To resolve the conflicts and confusion in WRKY gene names and symbols, the CGSNL established a rice WRKY-working group that includes corresponding authors (Qiu et al. 2004; Zhang et al. 2004; Wu et al 2005; Xie et al. 2005; Zhang and Wang 2005; Ryu et al. 2006; Ross et al. 2007; Berri et al. 2009), and redefined the gene names as CGSNL proposal main genes, as shown in Table S1. First, based on the CGSNL rules, the gene names were arranged in numerical order according to the date of publication and assigned gene names on the basis of the numerical order. To document the publication records, we started from Zhang et al. (2004) as this is the first publication on rice WRKY family genes (numbered from 1 to 77). The second paper, Qui et al. (2004), published 97 WRKY genes. Based on our investigation, WRKY38, -44, -59, -63, and WRKY78 to -97 were novel genes. Hence, new numbers were assigned for WRKY38, -44, -59, and -63 because these numbers have been already used. In such a way, we have examined publications in chronological order and assigned new numbers when necessary. Columns B and C show the locus numbers recently provided by RAP and MSU (TIGR), respectively. Blanks in these columns mean obsolete genes, unannotated genes, or genes present only in the indica subspecies. We stress here that the objective of this proposal is to resolve the nomenclature of published gene names, but not to review if a specified gene is a bona fide WRKY gene or not. Also, it is very likely that the genome sequence will be updated going forward. Therefore, the naming system proposed here needs to be revised in the future.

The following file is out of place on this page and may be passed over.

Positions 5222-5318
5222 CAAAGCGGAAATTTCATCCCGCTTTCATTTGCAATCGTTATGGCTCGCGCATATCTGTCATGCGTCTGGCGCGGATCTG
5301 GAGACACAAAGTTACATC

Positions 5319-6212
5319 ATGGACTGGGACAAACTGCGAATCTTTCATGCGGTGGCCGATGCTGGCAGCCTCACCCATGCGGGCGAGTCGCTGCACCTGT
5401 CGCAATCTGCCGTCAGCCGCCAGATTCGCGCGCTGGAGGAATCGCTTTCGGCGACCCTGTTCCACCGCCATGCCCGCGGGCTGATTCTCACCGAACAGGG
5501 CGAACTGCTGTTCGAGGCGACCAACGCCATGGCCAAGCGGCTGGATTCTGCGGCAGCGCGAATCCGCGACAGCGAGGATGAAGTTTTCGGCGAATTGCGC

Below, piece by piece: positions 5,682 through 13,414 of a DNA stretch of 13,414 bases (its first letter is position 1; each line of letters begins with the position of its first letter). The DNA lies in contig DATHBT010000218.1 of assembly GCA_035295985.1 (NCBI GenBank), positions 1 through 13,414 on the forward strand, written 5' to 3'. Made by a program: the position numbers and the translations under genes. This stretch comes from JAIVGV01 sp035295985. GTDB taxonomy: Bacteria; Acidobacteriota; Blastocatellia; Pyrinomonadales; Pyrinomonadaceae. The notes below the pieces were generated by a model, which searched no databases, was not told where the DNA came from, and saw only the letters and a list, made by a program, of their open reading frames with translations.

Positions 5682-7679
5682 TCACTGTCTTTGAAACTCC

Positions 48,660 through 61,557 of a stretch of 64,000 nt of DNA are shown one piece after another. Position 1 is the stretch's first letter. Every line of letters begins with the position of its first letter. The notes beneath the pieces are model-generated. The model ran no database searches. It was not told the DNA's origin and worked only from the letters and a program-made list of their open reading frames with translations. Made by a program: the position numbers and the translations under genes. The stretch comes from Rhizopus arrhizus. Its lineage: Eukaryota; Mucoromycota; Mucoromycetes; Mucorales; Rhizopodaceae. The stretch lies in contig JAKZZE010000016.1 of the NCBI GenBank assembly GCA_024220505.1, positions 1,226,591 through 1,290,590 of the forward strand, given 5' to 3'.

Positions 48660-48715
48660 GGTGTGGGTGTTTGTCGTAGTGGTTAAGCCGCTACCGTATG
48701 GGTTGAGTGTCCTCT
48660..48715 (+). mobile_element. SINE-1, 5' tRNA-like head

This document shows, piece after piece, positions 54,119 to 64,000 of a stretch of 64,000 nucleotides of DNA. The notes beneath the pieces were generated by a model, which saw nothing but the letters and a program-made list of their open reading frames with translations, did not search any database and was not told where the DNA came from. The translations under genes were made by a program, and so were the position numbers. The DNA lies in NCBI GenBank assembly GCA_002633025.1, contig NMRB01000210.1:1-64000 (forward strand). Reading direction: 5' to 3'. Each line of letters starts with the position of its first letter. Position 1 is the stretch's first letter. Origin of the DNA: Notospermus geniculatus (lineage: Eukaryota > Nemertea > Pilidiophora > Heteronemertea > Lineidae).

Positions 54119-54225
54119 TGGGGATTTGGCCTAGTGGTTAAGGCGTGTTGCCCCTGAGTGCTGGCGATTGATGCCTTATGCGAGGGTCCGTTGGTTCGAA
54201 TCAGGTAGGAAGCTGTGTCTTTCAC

Table S1 lists the gene names as per this convention for the rice WRKY gene family members. We request authors utilize this gene nomenclature and bring to our attention any concerns if a gene name has not been allocated according to its first reported instance. We hope that all researchers will submit new gene names through the online submission system (http://www.shigen.nig.ac.jp/rice/oryzabase_submission/gene_nomenclature/) prior to publishing their results and add a sentence in future publications. For example, "WRKY genes in the present study are named according to the CGSNL nomenclature" as part of either the footnote, acknowledgements and/or methods section as deemed fit by the journal publishers. We hope that this practice will become generally acceptable to the scientific community. We also request that journal editors discourage authors from publishing duplicate names for the same genes by encouraging authors to register and/or confirm their gene names and symbols by contacting the CGSNL via the online portal. Your cooperation will greatly contribute to a productive research progress and consistency in reporting.
Rice Annotation Project
The Institute for Genomic Research
Michigan State University.
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Qingxi J Shen - School of Life Sciences, University of Nevada, M/S 4004,4505 Maryland Parkway, Las Vegas, NV 89154, USA
Diqiu Yu - Key Laboratory of Tropical Forest Ecology, Xishuangbanna Tropical BotanicalGarden, Chinese Academy of Sciences, Kunming, Yunnan 650223, China
Jong-Seong Jeon, Graduate School of Biotechnology, Kyung Hee University, Yongin 446-701, Korea